Unlike domestic trade, in international trade, each country with different weather conditions produces commodities that are more suited to its own geographical and climatic conditions.
Cultural and Social Environment
In contrast to the homogeneity within the same country, external trade between countries involves dealing with differences in language, customs, traditions, relations, and other cultural and social environmental factors.
Political and Commercial Laws
Unlike internal trade, each country involved in foreign trade has different rules, regulations, and laws governing political and commercial systems, and mutual understanding needs to be arrived at.
Within a country, trade is carried out using the same currency, while international trade warrants the use of different currencies for trading.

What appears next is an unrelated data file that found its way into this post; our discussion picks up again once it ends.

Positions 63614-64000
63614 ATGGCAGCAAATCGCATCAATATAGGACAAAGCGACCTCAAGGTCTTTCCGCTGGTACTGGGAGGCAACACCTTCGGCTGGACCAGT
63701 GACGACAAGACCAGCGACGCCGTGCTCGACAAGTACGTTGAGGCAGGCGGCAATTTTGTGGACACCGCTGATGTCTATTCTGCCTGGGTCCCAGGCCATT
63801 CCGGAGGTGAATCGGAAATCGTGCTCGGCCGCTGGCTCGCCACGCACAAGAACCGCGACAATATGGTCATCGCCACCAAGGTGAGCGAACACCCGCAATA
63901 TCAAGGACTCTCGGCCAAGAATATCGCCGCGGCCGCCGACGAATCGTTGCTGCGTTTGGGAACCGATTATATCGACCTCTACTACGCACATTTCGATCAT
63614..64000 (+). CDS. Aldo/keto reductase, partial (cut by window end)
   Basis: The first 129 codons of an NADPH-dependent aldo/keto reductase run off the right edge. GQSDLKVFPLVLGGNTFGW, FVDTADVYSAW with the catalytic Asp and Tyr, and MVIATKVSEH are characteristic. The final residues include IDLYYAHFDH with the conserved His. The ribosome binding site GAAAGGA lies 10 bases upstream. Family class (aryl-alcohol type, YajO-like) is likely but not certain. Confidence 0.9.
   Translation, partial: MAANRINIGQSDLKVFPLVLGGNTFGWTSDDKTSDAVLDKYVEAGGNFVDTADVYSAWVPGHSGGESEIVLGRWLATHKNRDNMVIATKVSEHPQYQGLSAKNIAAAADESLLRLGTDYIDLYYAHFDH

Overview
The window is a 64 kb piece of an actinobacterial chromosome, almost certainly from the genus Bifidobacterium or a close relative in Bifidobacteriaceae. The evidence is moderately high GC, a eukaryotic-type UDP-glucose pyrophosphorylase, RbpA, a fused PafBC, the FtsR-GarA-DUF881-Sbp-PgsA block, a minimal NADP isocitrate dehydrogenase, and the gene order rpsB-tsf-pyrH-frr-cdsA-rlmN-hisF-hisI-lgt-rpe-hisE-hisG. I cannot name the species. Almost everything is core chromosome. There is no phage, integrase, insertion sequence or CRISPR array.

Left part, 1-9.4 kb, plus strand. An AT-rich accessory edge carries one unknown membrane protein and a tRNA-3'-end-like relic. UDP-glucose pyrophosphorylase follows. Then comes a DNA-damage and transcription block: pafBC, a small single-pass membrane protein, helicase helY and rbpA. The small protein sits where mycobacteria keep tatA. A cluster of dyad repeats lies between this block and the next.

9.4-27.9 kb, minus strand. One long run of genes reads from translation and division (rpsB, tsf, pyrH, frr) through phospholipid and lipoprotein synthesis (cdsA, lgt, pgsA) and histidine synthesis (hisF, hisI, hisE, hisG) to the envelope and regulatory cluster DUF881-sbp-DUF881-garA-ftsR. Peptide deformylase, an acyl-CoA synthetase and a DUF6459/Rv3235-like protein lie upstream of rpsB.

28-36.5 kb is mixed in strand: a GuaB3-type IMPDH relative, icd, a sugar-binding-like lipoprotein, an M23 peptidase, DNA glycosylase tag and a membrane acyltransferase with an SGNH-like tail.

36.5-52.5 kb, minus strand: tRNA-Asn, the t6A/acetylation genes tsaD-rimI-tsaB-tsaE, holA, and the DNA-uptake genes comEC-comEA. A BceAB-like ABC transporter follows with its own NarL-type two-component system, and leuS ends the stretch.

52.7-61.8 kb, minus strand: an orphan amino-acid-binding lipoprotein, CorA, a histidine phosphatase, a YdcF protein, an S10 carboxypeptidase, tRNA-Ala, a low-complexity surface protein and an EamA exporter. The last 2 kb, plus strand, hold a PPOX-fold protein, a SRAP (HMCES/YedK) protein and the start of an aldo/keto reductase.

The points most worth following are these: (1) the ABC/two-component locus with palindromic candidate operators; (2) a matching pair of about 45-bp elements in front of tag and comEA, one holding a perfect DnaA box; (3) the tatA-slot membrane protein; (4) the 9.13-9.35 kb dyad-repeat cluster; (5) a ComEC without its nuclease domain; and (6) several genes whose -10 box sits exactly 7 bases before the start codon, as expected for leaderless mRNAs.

Classical Theory of International Trade
Ricardian Theory (Classical Theory) of International Trade
states that “each country will specialize in the production of those commodities in which it has a greater comparative advantage or less comparative disadvantage.”
Assumptions in the Classical Theory of International Trade
- Two countries producing two commodities using one factor of production.
- All labour units are homogeneous.
- Factors of production are mobile within the country.
- Production is subject to laws of constant returns to scale.
- Trade is unrestricted or free.
- No transport cost is incurred in the trade between the two countries.
- There is perfect competition in the commodity market.
- All factors of production are fully employed.
Under these assumptions, consider two countries A & B and two commodities to be produced X & Y.